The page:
If director Tamara Harvey’s intention was to bring The Picture Of Dorian Gray kicking and screaming into the 21st century, then it succeeds instantly.

Co-presented by Oxford Playhouse and set unapologetically in our current world of technology, social media and Grindr, this is a morality tale like no other.

That The Picture Of Dorian Gray has been produced at all, let alone with such an eye-wateringly star-studded cast, and a finish comparable to a polished TV show, is an enormous achievement in itself.

Fionn Whitehead as Dorian Gray

But to press home Oscar Wilde’s Oxford-centric parody of the pitfalls of vanity and narcissism in our Instagram-savvy, reality-TV led, selfie taking, internet focused existence gives it any entirely new and valid grounding.

“Finally something relevant to us all – this new adaption of The Picture Of Dorian Gray makes for a riveting ride”

Purists may disagree, but the double layered Faustian tale perfectly chimes with our cosmetically enhanced, celebrity led, social media pressured currency and thus seems perfectly timed.

Throw in our present-day, stir-crazy, paranoid, claustrophobic, pandemic reality and you have the perfect storm.

Joanna Lumley as Lady Narborough being interviewed by the narrator Stephen Fry

Not so much a revelation as a rather withering reflection of modern life, Henry Filloux-Bennett’s adaption of The Picture Of Dorian Gray is therefore accessible to a whole new generation of theatre-goers – those who prefer being online.

“emma McDonald stole the show; her tangible emotions, vibrant youth, enormous talent and breathtaking vulnerability absolutely spot on”

The staging is as clever – we find Lady Narborough – played by a mesmerising Joanna Lumley – being interviewed in the aftermath of Dorian’s death by an endearingly dishevelled narrator aka Stephen Fry.

Alongside Dorian’s best friend Henry Wooton, played brilliantly by a machiavellian Alfred Enoch, the trio are trying to ascertain what went wrong.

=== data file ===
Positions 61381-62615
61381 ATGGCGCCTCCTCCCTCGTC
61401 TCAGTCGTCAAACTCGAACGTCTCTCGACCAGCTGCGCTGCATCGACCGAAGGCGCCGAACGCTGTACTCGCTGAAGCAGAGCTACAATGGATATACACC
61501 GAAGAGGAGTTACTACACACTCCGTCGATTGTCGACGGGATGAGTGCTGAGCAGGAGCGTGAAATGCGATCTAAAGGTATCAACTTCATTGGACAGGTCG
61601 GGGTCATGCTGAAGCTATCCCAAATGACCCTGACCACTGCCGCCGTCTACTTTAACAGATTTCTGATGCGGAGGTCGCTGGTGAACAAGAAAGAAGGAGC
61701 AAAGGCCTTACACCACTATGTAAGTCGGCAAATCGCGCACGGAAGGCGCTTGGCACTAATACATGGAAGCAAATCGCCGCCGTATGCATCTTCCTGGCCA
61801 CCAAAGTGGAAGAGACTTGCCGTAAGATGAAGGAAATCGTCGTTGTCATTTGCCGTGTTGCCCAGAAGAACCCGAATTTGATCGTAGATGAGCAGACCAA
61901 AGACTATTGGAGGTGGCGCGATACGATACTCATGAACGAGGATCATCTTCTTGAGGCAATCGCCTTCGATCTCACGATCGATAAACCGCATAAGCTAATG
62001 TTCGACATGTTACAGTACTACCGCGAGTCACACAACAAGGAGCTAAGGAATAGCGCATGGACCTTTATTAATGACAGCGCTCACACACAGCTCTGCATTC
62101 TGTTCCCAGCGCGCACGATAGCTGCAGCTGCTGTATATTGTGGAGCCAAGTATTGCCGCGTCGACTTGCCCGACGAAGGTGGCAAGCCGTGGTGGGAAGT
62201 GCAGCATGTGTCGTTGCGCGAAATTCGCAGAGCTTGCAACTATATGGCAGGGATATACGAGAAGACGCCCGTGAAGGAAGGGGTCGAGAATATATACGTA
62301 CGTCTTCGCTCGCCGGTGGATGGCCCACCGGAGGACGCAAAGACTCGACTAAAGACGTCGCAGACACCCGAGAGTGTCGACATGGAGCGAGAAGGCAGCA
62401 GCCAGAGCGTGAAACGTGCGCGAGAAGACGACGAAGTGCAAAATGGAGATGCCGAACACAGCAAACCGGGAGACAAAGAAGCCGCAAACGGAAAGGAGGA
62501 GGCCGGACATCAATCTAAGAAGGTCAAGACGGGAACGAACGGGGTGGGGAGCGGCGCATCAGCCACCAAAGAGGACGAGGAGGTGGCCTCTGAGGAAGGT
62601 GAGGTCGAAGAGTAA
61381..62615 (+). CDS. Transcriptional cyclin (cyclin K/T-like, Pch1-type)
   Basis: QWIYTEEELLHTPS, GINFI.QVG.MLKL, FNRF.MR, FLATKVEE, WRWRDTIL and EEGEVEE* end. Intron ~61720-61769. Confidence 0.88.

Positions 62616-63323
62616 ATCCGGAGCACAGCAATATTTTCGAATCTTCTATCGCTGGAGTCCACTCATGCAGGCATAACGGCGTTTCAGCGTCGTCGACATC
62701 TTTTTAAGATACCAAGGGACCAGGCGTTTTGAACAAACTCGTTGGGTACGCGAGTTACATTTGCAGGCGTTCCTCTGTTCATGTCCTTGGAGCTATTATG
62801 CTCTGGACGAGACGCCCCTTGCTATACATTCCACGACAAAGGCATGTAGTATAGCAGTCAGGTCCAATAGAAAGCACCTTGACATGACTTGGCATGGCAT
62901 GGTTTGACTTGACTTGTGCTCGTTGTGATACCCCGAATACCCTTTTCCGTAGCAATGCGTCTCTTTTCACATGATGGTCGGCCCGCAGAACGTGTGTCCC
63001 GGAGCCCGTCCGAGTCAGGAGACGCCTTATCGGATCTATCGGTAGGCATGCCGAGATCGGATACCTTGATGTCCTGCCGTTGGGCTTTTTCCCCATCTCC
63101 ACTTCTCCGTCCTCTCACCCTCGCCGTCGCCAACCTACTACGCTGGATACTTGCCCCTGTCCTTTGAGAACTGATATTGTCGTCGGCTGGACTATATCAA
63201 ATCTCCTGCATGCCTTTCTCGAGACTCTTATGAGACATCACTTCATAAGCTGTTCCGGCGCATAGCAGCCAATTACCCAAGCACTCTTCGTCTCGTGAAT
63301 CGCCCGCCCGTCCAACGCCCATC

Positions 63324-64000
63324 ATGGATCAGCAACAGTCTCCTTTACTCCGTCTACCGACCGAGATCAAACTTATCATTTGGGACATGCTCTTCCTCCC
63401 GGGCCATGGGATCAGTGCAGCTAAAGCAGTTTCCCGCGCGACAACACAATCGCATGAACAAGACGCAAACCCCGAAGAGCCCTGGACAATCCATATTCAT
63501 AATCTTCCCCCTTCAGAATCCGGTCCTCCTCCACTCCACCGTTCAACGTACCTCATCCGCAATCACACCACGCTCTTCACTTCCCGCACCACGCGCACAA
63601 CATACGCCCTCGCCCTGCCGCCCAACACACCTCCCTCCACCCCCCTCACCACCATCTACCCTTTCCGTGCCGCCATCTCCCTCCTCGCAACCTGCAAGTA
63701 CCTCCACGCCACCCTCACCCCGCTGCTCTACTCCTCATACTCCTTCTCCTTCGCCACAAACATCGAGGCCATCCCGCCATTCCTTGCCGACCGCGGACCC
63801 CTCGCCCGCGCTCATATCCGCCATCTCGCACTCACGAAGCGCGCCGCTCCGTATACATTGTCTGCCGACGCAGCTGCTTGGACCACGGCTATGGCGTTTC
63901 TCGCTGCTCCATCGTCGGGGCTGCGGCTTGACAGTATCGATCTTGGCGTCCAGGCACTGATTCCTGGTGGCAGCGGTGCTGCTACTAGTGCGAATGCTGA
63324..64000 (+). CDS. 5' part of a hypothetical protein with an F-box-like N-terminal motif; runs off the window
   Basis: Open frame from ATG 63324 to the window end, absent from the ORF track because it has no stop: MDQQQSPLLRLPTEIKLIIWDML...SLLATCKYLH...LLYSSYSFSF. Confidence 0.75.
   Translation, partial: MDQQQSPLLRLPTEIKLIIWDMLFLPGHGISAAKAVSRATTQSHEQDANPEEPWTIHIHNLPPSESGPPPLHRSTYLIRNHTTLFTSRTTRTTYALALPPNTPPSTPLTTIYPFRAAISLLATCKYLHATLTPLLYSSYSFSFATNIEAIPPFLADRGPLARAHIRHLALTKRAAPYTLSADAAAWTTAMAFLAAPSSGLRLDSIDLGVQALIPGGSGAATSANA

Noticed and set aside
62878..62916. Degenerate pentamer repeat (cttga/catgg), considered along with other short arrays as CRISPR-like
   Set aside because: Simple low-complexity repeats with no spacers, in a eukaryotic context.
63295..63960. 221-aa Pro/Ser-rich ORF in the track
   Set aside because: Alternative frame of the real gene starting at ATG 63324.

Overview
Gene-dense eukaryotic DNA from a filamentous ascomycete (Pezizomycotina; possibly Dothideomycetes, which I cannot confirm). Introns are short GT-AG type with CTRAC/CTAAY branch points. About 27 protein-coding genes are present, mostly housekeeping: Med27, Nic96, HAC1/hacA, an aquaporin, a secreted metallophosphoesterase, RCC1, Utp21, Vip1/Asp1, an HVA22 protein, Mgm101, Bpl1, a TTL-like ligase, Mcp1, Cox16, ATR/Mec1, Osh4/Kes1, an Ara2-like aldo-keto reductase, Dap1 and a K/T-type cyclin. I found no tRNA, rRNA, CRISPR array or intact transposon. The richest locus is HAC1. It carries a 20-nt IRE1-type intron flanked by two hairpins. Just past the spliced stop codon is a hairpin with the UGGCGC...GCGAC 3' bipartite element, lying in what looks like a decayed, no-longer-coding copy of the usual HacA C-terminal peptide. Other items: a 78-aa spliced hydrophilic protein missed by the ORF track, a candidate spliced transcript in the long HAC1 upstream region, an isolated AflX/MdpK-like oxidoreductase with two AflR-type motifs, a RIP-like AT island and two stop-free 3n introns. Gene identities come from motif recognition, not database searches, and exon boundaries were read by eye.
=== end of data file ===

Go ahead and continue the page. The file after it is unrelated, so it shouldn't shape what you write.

Alfred Enoch as best friend Harry

And so the tale unfolds at a cracking pace, more of a whodunnit or thriller than Wilde’s original depiction.

We meet Dorian himself, played by Fionn Whitehead, (who ironically has 7.2K followers himself on Instagram) an impoverished student seemingly unaware of his magnetic effect. His seemingly innocuous vlog fast turns him into a social media sensation, thanks to the input of computer whizz Basil Hallward (played by Russell Tovey) whose permanent filter has such dire consequences.

And so the die is cast, and Dorian’s followers increase as fast as his own depravity and vacuousness.

Emma McDonald stole the show

Dorian’s bisexual desires are refreshingly liberated before he turns his full gaze on singer and actress Sibyl Vane, played so intoxicatingly by Emma McDonald.

McDonald stole the show for me, her tangible emotions, vibrant youth, enormous talent and breathtaking vulnerability absolutely spot on, especially during these difficult times when so many relationships take place on screens.

Their love affair is touching but fated, Sibyl proving the catalyst for Dorian’s downfall, yet his fans clamour for more, his appeal irresistible.

And so Dorian ultimately loses himself, victim to his own online success, dragging down everyone in his wake until only Lady Narborough, Wooton and the narrator are left, bemused but strangely defiant.

Dorian Gray

Finally something relevant to us all. And while sometimes that’s certainly to the deficit of the original text, this new adaption of The Picture Of Dorian Gray makes for a riveting ride.

And as I turned off my screen I wondered whether in 100 years time Filloux-Bennett and Harvey’s adaption will appear as prophetic as Wilde’s.

The Picture Of Dorian Gray is a co-production with Oxford Playhouse, the Barn Theatre, Lawrence Batley Theatre, New Wolsey Theatre, and Theatr Clwyd, and is being screened until March 31. Book at https://www.oxfordplayhouse.com/whats-on/all-shows/the-picture-of-dorian-gray/13800/#schedules

Katherine MacAlister


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